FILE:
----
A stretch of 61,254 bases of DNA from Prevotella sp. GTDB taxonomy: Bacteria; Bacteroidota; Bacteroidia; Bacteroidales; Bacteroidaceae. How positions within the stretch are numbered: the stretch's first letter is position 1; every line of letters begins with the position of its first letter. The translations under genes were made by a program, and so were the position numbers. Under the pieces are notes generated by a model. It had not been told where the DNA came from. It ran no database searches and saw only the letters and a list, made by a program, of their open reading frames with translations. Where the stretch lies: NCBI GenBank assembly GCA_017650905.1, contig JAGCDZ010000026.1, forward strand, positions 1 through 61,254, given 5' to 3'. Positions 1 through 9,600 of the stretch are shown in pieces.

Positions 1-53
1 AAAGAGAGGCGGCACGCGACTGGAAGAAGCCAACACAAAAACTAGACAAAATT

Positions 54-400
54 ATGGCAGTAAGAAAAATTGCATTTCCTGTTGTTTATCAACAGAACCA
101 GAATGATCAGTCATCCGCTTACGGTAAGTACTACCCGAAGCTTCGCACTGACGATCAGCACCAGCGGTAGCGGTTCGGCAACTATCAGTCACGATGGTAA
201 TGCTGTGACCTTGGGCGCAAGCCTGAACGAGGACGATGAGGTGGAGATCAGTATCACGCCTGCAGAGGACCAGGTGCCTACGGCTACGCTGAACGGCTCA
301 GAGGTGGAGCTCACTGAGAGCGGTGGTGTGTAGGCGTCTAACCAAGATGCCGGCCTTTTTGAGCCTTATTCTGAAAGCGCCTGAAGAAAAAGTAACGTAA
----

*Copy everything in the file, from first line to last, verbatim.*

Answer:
A stretch of 61,254 bases of DNA from Prevotella sp. GTDB taxonomy: Bacteria; Bacteroidota; Bacteroidia; Bacteroidales; Bacteroidaceae. How positions within the stretch are numbered: the stretch's first letter is position 1; every line of letters begins with the position of its first letter. The translations under genes were made by a program, and so were the position numbers. Under the pieces are notes generated by a model. It had not been told where the DNA came from. It ran no database searches and saw only the letters and a list, made by a program, of their open reading frames with translations. Where the stretch lies: NCBI GenBank assembly GCA_017650905.1, contig JAGCDZ010000026.1, forward strand, positions 1 through 61,254, given 5' to 3'. Positions 1 through 9,600 of the stretch are shown in pieces.

Positions 1-53
1 AAAGAGAGGCGGCACGCGACTGGAAGAAGCCAACACAAAAACTAGACAAAATT

Positions 54-400
54 ATGGCAGTAAGAAAAATTGCATTTCCTGTTGTTTATCAACAGAACCA
101 GAATGATCAGTCATCCGCTTACGGTAAGTACTACCCGAAGCTTCGCACTGACGATCAGCACCAGCGGTAGCGGTTCGGCAACTATCAGTCACGATGGTAA
201 TGCTGTGACCTTGGGCGCAAGCCTGAACGAGGACGATGAGGTGGAGATCAGTATCACGCCTGCAGAGGACCAGGTGCCTACGGCTACGCTGAACGGCTCA
301 GAGGTGGAGCTCACTGAGAGCGGTGGTGTGTAGGCGTCTAACCAAGATGCCGGCCTTTTTGAGCCTTATTCTGAAAGCGCCTGAAGAAAAAGTAACGTAA